Come sail the high seas with the Caravan Stage Company’s traveling “Nomadic Tempest” production. The show—an original experimental opera with aerial dance, large puppets, and video projection—is performed on the deck and rigging of the 90-foot Amara Zee ship.
The tall ship is the stage for the show, and, thus, the performers, audience, and audiovisual equipment are outdoors. The production, which focuses on the theme of climate change, highlights the journey of four monarch butterflies displaced from their homes; projected content includes sky-river images simulating the flight paths of the butterflies gliding over the Earth. All video graphics, animations, and images are originally designed and displayed in a continuous panorama by a Barco HDX-W20 projector.
Barco is “honored to be aboard this amazing tall ship with our HDX-W20 large-venue projector illuminating the stunning Nomadic Tempest show,” commented Scott Stremple, VP entertainment sales, NA, for Barco. “It’s one of the most compact, rugged, and reliable projectors on the market—all essential ingredients for presenting a live show in the changeable weather of Vancouver!”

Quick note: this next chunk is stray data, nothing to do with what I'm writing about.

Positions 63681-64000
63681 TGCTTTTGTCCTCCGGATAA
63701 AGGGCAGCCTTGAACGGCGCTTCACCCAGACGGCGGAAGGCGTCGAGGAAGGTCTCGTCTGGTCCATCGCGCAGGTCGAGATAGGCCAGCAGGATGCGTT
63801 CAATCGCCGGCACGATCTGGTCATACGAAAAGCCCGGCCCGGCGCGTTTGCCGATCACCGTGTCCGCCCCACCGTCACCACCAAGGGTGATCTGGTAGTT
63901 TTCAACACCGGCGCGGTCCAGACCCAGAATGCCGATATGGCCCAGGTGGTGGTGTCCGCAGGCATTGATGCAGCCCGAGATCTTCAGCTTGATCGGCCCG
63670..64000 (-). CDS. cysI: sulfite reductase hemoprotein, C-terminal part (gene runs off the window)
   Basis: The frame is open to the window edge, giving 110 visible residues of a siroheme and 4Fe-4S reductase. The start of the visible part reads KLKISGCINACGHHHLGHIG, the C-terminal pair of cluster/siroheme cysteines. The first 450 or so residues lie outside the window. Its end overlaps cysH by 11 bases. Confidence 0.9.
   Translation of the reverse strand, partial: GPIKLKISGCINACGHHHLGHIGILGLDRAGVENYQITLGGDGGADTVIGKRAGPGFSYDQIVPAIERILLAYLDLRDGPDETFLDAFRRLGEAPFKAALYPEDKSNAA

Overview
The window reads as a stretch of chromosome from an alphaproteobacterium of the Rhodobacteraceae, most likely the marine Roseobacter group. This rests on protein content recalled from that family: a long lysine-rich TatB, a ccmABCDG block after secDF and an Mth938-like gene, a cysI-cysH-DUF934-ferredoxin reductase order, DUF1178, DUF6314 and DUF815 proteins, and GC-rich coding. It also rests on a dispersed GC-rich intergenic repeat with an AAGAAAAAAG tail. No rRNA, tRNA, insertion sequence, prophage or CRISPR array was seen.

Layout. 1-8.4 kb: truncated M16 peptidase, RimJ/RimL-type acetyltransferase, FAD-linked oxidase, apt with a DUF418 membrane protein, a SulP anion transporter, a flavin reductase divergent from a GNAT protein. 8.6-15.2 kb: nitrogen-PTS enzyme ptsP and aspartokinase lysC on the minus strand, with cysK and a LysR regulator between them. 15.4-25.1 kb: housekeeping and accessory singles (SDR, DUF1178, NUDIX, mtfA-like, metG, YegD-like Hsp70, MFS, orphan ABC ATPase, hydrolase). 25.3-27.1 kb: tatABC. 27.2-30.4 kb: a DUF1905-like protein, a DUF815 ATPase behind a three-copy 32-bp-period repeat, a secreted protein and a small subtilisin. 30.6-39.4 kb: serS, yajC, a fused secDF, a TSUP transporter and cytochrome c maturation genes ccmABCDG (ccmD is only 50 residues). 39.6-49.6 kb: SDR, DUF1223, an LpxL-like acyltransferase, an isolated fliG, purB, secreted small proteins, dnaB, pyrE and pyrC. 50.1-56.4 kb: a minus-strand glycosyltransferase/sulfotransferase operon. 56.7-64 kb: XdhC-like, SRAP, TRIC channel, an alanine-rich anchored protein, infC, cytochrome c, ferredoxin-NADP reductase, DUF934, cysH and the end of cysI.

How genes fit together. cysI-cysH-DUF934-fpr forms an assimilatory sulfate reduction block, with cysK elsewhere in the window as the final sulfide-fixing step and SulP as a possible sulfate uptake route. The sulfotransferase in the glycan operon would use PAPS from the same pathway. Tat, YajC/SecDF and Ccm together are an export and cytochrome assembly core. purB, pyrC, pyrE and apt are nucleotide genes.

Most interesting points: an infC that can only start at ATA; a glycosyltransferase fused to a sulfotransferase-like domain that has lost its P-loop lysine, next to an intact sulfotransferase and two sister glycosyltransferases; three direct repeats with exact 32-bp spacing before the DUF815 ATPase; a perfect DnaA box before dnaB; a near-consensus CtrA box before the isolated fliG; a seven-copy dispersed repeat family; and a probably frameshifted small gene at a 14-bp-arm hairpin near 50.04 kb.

The images, a mix of pre-rendered video, live-generated and manipulated CGI, are front-projected on an 80-inch-wide, semi-transparent scrim at the front of the ship, which allows the company to “have imagery appear to float in front of the stage and performers behind,” according to Will Young, video artist for Caravan Stage Company.
While sailing the open seas, the ship’s audiovisual equipment is open to dust, sand, and saltwater. The production company safeguarded it from these natural elements by installing a Tempest Cyclone 8000 enclosure.
The Cyclone enclosure is constructed from heavy-gauge aluminum and stainless steel, and feature Tempest’s Goldilocks Operating System; Goldilocks is designed to track temperature and humidity 24/7/365 to protect internal elements, like the Barco projector.
“Before using the Tempest enclosure, we would have to move the large Barco projector to and from the ship for each show,” said Young. “This was a precarious task and offered regular opportunities for the projector to end up in the sea. Now our show setup is easier and we don’t need to panic if the sky clouds over.”